1. Have talent. (Talent is not when your friends tell you they love your work, but when people who don't like you have to admit it's good.)
2. Understand how the world works. (Not just globally, but on a macro level. Understand what people need and don't need. Understand when to approach people and when not to. Develop social skills.)
3. Choose good friends. (There's nothing like an effective network.)
4. Be modern. (Don't do anything that looks like it's someone else's work. Stay on top of technology. Engage on multiple platforms.)
I suspect that most photographers would consider these as sound central principiles to guide their work. To me that's a problem. Why? Because these rules don't concern the central task of any photographer, which is the making of meaningful photographs. Instead they're about distribution. In fact Danziger's advice isn't specific to photography at all. The same marketing principles might be useful for car salesmen or young Hollywood actors or hedge fund managers or anyone else trying to get ahead in the world.
Fine, you say. We all want to get our work seen. What's wrong with marketing? Nothing, so as long as the selling of photographs doesn't manipulate their production. But I think people following this list —especially young photographers— may confuse the two. Instead of being seen as a guide to success, these principles may be mistaken for a general approach to photography.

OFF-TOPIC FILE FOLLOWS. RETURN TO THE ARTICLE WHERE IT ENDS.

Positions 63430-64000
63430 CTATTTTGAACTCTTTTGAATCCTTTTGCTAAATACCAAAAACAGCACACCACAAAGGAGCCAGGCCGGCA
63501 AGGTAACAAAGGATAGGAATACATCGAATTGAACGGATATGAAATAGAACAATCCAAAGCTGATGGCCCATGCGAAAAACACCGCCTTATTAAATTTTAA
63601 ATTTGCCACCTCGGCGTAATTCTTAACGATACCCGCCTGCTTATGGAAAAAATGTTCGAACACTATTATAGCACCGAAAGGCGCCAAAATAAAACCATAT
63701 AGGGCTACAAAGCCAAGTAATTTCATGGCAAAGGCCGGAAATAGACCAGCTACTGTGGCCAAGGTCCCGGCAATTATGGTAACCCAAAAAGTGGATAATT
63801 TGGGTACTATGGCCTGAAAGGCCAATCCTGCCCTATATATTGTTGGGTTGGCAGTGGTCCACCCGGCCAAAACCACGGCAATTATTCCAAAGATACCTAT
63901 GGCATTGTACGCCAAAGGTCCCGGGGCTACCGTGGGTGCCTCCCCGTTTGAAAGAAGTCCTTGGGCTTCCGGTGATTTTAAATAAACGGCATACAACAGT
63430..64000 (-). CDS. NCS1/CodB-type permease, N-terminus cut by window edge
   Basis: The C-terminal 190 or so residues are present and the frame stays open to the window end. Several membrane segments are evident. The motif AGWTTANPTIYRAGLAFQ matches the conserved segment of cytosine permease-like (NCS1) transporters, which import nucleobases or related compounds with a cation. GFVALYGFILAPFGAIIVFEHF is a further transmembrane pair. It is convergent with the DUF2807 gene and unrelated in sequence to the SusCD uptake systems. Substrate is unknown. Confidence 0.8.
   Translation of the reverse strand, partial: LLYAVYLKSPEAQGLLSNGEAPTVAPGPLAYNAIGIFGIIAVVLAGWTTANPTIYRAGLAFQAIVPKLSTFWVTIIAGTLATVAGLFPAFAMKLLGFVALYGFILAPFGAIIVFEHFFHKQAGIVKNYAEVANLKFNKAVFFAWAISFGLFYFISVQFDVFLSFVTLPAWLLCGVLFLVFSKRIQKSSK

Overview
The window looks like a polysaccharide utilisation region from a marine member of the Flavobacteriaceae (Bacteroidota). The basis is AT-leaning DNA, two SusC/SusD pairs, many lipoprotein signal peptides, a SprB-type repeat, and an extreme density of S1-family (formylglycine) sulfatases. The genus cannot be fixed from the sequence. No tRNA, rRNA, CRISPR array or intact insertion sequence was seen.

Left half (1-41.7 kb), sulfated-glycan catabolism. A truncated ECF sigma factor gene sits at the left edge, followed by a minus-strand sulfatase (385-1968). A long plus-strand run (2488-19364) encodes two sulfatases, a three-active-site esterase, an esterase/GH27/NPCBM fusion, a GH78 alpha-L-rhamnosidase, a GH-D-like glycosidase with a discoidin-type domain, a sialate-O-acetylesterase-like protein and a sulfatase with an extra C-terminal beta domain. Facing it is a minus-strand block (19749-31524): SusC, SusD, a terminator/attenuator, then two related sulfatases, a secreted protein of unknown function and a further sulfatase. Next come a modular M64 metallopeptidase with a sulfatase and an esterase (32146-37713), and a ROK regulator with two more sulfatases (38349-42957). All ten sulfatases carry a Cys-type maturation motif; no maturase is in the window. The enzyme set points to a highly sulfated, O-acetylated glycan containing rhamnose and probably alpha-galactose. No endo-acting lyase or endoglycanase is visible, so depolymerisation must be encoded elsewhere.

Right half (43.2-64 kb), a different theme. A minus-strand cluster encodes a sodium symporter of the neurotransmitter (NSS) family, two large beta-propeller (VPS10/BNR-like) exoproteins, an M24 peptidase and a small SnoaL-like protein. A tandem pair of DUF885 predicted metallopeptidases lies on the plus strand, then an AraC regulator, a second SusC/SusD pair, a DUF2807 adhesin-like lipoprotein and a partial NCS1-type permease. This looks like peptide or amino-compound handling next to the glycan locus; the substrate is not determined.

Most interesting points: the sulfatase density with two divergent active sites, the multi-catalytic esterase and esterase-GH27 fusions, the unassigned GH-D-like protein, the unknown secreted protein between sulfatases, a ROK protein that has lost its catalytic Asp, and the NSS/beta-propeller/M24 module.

I'm singling out Danziger here but the mentality is widespread in the photography community. Last Spring I saw an ad for a workshop promising to focus on these photography skills: Defining a target audience, creating the optimal marketing piece, writing query letters, entering juried shows, participating in portfolio review events, attending trade shows, designing and creating self-promotion materials such as web sites and general best practices for presenting your work. All of which may be wonderful skills but they have nothing to do with the hard practice of making meaningful work.
The list goes on. Reviews, Submissions, Networking, Social Media, I'm sure you know the game. There is a real danger, if one is not careful, of being consumed with these secondary tasks while actual photography takes a back seat. And yes, I would include blogging on that list.
With that in mind, here's my revised list of four rules essential for any young photographer trying to make meaningful photographs:
1. Find your talent. Everyone has something they were put on the planet to do, but most people wind up ignoring their calling or pursuing the wrong one. Maybe your talent is photography. Maybe it isn't. But before proceeding with photography, make sure that's your thing.
2. Understand how your brain works. Learn how it sees. Learn what it likes and why it likes those things. Learn how it can trick you. Test your brain out by exposing it to a ton of photographs as well as real scenes. Forget about social skills.
3. Choose good friends, not for networking but for honest critique of your work. The best feedback will come from a mix of photographers and nonphotographers.
4. Be postmodern. Borrow from any time period and any predecessor, then build on them to create your own vision. You needn't use modern tools but whatever you use should be so routine you don't have to think about it.
That's a start anyway...